Sports Sportsin partnership with NESN your connection to The Boston Globe

Getting better with age

Wakefield and Timlin pitch in to give Red Sox a shot of adrenaline

DETROIT -- Mike Timlin and John Halama stood in a corner of the Red Sox clubhouse last night, watching an ESPN segment detailing the early-season struggles of the Yankees, a team making near-daily concessions to age and expectation.

The Sox began this season in position to make similar concessions, and yet, a night after the Tampa Bay castoff, Halama, won his debut start, the 39-year-old Timlin combined with 38-year-old Tim Wakefield to shut down the Detroit Tigers, 4-3. The win, before an announced crowd of 23,295 at Comerica Park, was Boston's fourth in five games.

The Sox, at 15-12, are still finding their way, but last night they demonstrated why there is more here to be pleased with than worried about.

Timlin, for instance. He made a career-high 76 appearances last season, posted an ERA (4.13) that was his highest since 2000, and made himself better. He added a curveball this year, a pitch he'd experimented with on the side in seasons past but never ever used in a game.

Last night he threw two to Rondell White in the eighth inning, before getting White to ground out to shortstop Edgar Renteria on a slider.

"It's an evolving thing," Timlin said. "Everyone knows I throw a sinker. It's no secret. After 14 years I have to throw something that keeps them off balance. I was fastball-slider. Now I need to throw something a little slower.

"If I can throw it for a strike or for a bad swing, everyone on their bench says, 'Whoa.' It's all about timing."

And adaptation. Timlin's ERA dropped to 1.23 last night, the lowest on the team, not including Mike Myers and Lenny DiNardo, who have combined to pitch four scoreless innings. Timlin has allowed only two runs in 14 appearances and none in his last eight appearances.

Renteria, meanwhile, isn't swinging the bat like he can, but he made two key defensive plays -- one dynamic -- last night.

On the White ground out in the eighth, the 29-year-old shortstop ranged deep into the hole, got to the ball, leaped, pivoted, and beat White with the throw.

"I knew he had a shot to catch it," Timlin said. "I didn't think he had a shot to throw him out."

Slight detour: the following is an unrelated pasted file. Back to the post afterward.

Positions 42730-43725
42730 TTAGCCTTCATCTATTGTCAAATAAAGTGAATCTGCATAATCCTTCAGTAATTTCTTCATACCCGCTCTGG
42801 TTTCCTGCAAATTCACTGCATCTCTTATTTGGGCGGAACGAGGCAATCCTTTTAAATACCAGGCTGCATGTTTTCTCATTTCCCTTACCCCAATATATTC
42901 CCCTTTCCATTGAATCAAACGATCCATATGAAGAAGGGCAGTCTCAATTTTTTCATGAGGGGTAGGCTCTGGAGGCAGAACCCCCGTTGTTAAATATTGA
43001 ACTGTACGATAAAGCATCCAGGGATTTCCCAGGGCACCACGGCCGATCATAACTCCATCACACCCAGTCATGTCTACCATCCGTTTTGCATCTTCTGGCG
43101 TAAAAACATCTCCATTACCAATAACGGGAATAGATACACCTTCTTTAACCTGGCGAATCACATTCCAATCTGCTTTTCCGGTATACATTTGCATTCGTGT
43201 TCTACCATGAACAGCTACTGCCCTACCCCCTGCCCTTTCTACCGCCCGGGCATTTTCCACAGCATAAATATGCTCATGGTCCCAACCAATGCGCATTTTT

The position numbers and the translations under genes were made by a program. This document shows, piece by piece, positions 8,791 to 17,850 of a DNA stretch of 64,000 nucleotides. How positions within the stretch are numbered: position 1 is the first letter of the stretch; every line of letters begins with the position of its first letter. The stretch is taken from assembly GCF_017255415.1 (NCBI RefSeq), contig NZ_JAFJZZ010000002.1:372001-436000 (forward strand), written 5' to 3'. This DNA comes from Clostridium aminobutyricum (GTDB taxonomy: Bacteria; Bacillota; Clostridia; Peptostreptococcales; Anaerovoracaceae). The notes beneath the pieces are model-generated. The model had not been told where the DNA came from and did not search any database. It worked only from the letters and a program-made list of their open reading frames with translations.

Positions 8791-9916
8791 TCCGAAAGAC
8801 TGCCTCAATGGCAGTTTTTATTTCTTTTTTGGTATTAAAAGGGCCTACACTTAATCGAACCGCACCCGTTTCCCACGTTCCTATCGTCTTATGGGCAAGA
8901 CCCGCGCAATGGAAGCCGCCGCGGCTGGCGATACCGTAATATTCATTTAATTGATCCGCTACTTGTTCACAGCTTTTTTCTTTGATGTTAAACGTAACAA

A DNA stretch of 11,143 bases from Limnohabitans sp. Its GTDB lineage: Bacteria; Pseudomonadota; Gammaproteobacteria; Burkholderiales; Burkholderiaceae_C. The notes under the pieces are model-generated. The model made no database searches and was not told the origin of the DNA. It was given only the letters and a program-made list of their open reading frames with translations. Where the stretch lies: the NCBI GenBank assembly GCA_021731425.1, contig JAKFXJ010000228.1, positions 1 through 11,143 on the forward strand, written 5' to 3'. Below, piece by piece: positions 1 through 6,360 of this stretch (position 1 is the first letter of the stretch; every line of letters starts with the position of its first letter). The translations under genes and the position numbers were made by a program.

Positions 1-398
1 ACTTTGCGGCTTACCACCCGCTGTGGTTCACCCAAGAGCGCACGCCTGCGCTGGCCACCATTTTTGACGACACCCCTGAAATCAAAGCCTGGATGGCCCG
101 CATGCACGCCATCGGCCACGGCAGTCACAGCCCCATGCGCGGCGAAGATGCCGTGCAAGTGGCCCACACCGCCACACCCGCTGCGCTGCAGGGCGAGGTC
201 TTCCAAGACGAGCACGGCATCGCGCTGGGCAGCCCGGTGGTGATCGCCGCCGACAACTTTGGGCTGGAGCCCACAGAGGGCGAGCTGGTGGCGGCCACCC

The play was huge, because Timlin had worked two innings Tuesday night, and manager Terry Francona wasn't going to force him to face more than three batters.

"If [White] gets on we end up going to [Keith] Foulke in the eighth," said Francona.

Renteria also made a precise relay throw to home to cut down Carlos Guillen in the fifth. That limited Detroit to two runs in what was one of those weird innings -- six batters, five hits.

Omar Infante doubled to lead off the inning, Ramon Martinez singled, and Brandon Inge grounded to Sox starter Tim Wakefield, who began a double play that scored Infante. Ivan Rodriguez and Guillen singled, and White followed with a double that turned around Manny Ramirez in left and bounced off his glove high above his head.

"He turned the wrong way," Francona said. "But to his credit, he got it and got it where he needed to, to give Edgar a chance."

Rodriguez scored with ease on the play but Renteria gunned down a greedy Guillen at home to end the inning. Rodriguez's run had tied the game at 3-3.

"He made a perfect throw," Guillen said. "[Doug] Mirabelli blocked me off the plate because the throw came that way. It was a perfect throw and tag."

Johnny Damon, atop the Sox' lineup, continued to make the offense go. Damon had singled three times by the fourth inning last night, extending his league-best hitting streak to 11 games. He's hit .481 (25 for 52) during the streak with 10 runs scored, five doubles, a triple, a home run, and 13 RBIs.

He wore a bulky ice wrap just above his left knee following the game and almost didn't play because of what he called "a little strain on my lower hamstring."

"Tito [Francona] was kind of worried all day, was second-guessing whether I should play," Damon said. "I told him I'd be OK. Take me out and it changes the way people pitch to us."

With three more hits Damon lifted his average to .371. Before this season he was just a .261 career hitter in April. He hit .365 this April and has built upon that in May. Why?

"I'm at ease with myself, at peace," Damon said. "I know this is a big year for me. Hopefully, the Red Sox can see with me on the team we're going to win a lot more games. Yeah, I do have fun, I do party. I'm not going to play this game and tell my kids I played in the big leagues and went back to my hotel room and did nothing. I'm going to have fun."

Kevin Youkilis knocked in the winning run in the eighth off Kyle Farnsworth. Farnsworth, the power reliever, began the inning by throwing four pitches a combined 384 miles per hour but all for balls, walking Jay Payton. With one out Farnsworth walked Mark Bellhorn, his former Cubs teammate, on a 99-m.p.h. fastball.

Up came Youkilis, who lined a run-scoring single to left for a 4-3 lead. In five games this year, Youkilis is hitting .467 (7 for 15) with four RBIs.

His RBI single allowed the Sox to lift Tim Wakefield, who'd thrown 110 pitches but was headed back out for the eighth if the game had remained tied. Wakefield gave up a season-high 10 hits but won, running his record to 3-1 with a 2.97 ERA. The victory was his 117th with the Sox, tying him with Pedro Martinez and Joe Wood for fifth on the club's all-time list.

Foulke saved it for Wakefield, allowing a two-out single to pinch hitter Dmitri Young before getting the No. 9 hitter, Martinez, to fly out to right, where Payton made a basket catch on the run to end it.

Today (free)
Yesterday (free)
Past 30 days
Last 12 months
 Advanced search / Historic Archives